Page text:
We collect enormous amounts of data and observations during our missions, a lot of which is collected in situ, or in its original place, by researchers while they’re underwater. But one of the things we do while underwater is take photographs of the reef so that we can analyze them later when we’re completely dry! Taking ‘photo quadrats’ as they’re called, or a photo of a square that we know the size of, has a couple purposes for our research. It gives us an archive of systematically collected images that captured what we saw and that we can return to, and it allows us to use computer software to analyze the reef in ways we can’t do in situ. We use free software called Coral Point Count with Excel Extensions (CPCe) to figure out what creatures make up the benthos (the seafloor), and also to calculate the surface area of each individual coral colony and estimate the area of any dead tissue or damage to the colony.
Here’s how it works.
Taking the Photograph
First we take high-resolution images of the reef contained inside a PVC square that is 100cm squared, and we put these photo quadrats down on the reef along a 10m transect line. The line is placed on the reef along a single depth contour so the depth is the same for the whole line. We take these images at depths from 5m to 30m for each site, and then post-process the images to remove distortion and sharpen the image. (Learn more about photo transects at https://livingoceansfoundation.org/pvc-paparazzi/.)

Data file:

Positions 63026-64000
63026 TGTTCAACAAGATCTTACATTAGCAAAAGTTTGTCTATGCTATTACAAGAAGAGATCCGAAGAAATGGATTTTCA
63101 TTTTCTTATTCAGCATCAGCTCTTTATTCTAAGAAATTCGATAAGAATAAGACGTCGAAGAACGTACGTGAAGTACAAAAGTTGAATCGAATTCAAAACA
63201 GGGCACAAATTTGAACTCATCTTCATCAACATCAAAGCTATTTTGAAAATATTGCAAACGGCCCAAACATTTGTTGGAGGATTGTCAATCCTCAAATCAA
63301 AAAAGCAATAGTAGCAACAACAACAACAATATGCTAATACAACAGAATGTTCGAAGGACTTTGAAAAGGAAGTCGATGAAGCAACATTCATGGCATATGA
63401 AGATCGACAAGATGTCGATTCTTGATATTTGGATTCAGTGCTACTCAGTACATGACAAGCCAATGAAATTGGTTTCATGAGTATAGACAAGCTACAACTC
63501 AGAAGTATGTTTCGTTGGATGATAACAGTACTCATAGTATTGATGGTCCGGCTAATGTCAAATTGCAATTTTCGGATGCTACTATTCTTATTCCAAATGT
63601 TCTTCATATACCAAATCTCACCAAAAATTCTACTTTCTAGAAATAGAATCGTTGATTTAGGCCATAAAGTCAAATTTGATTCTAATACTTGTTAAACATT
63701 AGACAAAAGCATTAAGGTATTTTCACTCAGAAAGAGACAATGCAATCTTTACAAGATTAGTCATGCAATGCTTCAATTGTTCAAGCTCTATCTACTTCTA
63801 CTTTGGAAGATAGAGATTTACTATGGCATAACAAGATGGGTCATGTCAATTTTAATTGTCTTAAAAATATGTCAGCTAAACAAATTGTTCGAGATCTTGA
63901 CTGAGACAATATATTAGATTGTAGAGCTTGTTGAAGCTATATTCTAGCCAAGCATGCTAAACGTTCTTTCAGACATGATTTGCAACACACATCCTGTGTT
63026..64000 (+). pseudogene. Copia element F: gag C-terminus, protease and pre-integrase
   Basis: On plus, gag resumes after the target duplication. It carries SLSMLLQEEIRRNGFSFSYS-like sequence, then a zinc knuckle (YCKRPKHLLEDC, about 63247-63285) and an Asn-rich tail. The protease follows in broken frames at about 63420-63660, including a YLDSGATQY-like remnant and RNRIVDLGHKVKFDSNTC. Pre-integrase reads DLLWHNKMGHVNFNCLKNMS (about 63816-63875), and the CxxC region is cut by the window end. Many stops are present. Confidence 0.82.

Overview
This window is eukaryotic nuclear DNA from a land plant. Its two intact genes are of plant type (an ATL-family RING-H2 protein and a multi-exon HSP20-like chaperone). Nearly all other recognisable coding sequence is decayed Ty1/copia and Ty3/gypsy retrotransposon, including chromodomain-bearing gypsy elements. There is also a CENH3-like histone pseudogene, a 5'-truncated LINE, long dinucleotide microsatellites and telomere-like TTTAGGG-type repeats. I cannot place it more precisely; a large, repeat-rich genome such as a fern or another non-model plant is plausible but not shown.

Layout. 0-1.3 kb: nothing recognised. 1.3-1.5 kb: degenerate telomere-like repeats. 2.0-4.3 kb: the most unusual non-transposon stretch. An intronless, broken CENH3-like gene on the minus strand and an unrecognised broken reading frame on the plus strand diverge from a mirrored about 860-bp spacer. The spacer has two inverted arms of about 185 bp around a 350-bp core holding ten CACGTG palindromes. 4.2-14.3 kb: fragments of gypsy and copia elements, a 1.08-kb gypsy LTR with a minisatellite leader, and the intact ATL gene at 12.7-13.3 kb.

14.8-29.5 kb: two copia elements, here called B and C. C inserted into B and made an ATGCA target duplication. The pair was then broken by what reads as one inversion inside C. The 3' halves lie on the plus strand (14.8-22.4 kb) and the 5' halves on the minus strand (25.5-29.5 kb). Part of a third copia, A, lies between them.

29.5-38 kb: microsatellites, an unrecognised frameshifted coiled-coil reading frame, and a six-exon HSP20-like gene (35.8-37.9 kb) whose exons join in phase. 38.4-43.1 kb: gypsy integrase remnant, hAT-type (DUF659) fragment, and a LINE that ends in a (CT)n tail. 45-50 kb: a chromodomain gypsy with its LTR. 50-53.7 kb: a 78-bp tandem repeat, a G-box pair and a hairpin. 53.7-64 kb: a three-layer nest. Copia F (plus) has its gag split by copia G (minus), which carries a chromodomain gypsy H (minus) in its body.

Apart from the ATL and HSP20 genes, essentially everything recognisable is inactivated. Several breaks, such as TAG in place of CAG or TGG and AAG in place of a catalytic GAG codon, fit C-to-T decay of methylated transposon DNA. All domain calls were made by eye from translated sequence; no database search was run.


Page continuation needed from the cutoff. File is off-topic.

The CPCe software has two basic modes, point overlay and area measurement. Point overlay is used to characterize the benthos, or estimate what percentage of each type of organism and substrate are in the image. It does this by generating random points and overlaying them on the image, and then asking the user to identify what is under each point. For each image, we generate 50 random points and we can tell the software what categories we want to use for identification. Point overlay mode looks like this:
Using the area measurement mode, we trace the outline of each coral in the image, and also trace the outlines of any areas of dead tissue or damage. We can then tell the software what type of coral or mortality we just traced, and the software will estimate the surface area of each outlined area. Area measurement mode provides scientists with a lot of useful information. It not only tells us how much healthy surface area each coral covers, but it also gives us demographic information about the corals so we know approximately how many corals are in each age category. Just like with human populations, if we know a bit about the mortality rates in the population, we can estimate what the population will do in the future using the age structure of the corals in our images.
We can collect a lot of data while staying dry, but not without our researchers getting wet first!